The Culture of Slander in Early Modern England
Slander constitutes a central social, legal and literary concern of early modern England. A category of discourse which transgresses the law, it offers a more historically grounded and fluid account of power relations between poets and the state than that offered by the commonly accepted model of official censorship. An investigation of slander reveals it to be an effective, unstable and reversible means of repudiating one’s opposition that could be deployed by rulers or poets. Spenser, Jonson and Shakespeare each use the paradigm of slander to challenge official criticism of poetry, while contemporary legal theory associates slander with poetry. However, even as rulers themselves make use of slander in the form of propaganda to demonize those they perceive to be their foes, ultimately they are unable to contain completely the threat posed by slanderous accusations against the state.
• Revisionary contribution to study of slander and censorship in Renaissance and early modern literary, political and cultural studies • Provides insight into literary and political aspects of work by Shakespeare, Spenser and Jonson • Major contribution to study of language and its political implications in early modern EnglandContents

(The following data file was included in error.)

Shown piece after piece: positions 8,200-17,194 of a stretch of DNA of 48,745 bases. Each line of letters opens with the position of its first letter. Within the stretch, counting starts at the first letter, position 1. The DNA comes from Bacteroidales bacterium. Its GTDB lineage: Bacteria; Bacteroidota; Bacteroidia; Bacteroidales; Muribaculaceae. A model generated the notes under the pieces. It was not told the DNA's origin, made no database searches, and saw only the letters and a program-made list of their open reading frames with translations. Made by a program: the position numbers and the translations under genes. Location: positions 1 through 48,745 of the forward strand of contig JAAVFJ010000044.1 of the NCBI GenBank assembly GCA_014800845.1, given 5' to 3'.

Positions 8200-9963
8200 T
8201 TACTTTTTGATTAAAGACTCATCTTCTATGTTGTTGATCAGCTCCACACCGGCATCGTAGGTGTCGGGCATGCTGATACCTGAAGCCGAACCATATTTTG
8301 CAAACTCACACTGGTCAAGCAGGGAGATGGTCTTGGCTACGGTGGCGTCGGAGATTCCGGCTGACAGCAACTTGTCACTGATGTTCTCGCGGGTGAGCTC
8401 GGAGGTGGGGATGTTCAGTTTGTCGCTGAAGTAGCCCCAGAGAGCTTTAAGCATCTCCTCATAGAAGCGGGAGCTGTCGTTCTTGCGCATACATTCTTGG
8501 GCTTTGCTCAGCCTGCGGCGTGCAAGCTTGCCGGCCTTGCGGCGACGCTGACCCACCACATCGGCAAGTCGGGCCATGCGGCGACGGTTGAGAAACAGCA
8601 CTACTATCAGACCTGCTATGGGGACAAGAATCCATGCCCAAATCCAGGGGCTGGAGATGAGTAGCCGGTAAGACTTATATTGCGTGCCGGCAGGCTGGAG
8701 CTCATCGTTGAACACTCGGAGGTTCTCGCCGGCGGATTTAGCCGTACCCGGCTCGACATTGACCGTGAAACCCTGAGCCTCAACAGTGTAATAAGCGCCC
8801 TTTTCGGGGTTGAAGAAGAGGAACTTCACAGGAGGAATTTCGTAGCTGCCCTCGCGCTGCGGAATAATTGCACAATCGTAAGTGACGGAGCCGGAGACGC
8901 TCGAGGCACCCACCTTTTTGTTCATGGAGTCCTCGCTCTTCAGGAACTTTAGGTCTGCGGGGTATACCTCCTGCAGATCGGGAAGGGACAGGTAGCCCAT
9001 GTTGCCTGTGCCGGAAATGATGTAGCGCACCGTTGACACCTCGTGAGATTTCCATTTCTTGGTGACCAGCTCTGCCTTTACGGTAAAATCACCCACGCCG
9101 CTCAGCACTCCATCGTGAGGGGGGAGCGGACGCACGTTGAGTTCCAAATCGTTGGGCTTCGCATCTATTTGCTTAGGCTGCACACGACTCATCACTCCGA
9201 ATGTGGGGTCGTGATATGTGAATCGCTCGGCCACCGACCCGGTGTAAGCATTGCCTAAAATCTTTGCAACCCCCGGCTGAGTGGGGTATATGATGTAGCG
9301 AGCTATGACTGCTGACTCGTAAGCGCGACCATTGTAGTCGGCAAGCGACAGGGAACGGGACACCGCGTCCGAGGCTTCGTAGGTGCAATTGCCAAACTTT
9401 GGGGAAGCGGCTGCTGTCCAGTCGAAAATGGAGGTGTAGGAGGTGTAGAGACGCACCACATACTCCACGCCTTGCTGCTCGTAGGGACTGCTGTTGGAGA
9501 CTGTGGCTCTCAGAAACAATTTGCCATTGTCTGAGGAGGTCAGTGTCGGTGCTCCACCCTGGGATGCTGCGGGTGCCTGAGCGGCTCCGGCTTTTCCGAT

Acknowledgements; Introduction: censorship versus slander; 1. The paradox of slander; 2. Allegories of defamation in The Faerie Queene Books IV-VI; 3. Satire and the arraignment of the Poetaster; 4. Slander for slander in Measure for Measure; Conclusion; Notes; Works cited; Index.Review
‘… this thoughtful and thought-provoking book deserves a warm welcome.’ Renaissance Journal